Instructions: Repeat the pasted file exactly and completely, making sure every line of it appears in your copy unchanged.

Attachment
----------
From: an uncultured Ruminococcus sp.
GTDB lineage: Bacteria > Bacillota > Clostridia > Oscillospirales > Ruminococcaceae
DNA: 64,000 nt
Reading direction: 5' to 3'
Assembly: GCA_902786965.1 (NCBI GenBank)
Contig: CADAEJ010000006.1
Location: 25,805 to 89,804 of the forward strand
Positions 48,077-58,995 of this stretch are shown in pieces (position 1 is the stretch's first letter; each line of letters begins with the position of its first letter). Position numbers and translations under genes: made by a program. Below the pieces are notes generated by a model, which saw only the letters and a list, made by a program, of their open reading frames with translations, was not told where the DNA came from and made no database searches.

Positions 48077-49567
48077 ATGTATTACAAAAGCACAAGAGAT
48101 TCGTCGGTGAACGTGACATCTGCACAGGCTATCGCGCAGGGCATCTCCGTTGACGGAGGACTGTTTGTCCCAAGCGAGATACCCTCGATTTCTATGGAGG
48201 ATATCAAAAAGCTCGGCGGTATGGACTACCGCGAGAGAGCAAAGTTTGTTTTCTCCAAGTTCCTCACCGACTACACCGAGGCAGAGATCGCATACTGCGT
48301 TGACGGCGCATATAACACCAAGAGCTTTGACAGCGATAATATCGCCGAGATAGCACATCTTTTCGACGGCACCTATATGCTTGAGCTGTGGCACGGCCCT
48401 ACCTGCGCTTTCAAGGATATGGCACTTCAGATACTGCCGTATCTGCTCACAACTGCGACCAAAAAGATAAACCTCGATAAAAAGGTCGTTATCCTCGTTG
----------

From: an uncultured Ruminococcus sp.
GTDB lineage: Bacteria > Bacillota > Clostridia > Oscillospirales > Ruminococcaceae
DNA: 64,000 nt
Reading direction: 5' to 3'
Assembly: GCA_902786965.1 (NCBI GenBank)
Contig: CADAEJ010000006.1
Location: 25,805 to 89,804 of the forward strand
Positions 48,077-58,995 of this stretch are shown in pieces (position 1 is the stretch's first letter; each line of letters begins with the position of its first letter). Position numbers and translations under genes: made by a program. Below the pieces are notes generated by a model, which saw only the letters and a list, made by a program, of their open reading frames with translations, was not told where the DNA came from and made no database searches.

Positions 48077-49567
48077 ATGTATTACAAAAGCACAAGAGAT
48101 TCGTCGGTGAACGTGACATCTGCACAGGCTATCGCGCAGGGCATCTCCGTTGACGGAGGACTGTTTGTCCCAAGCGAGATACCCTCGATTTCTATGGAGG
48201 ATATCAAAAAGCTCGGCGGTATGGACTACCGCGAGAGAGCAAAGTTTGTTTTCTCCAAGTTCCTCACCGACTACACCGAGGCAGAGATCGCATACTGCGT
48301 TGACGGCGCATATAACACCAAGAGCTTTGACAGCGATAATATCGCCGAGATAGCACATCTTTTCGACGGCACCTATATGCTTGAGCTGTGGCACGGCCCT
48401 ACCTGCGCTTTCAAGGATATGGCACTTCAGATACTGCCGTATCTGCTCACAACTGCGACCAAAAAGATAAACCTCGATAAAAAGGTCGTTATCCTCGTTG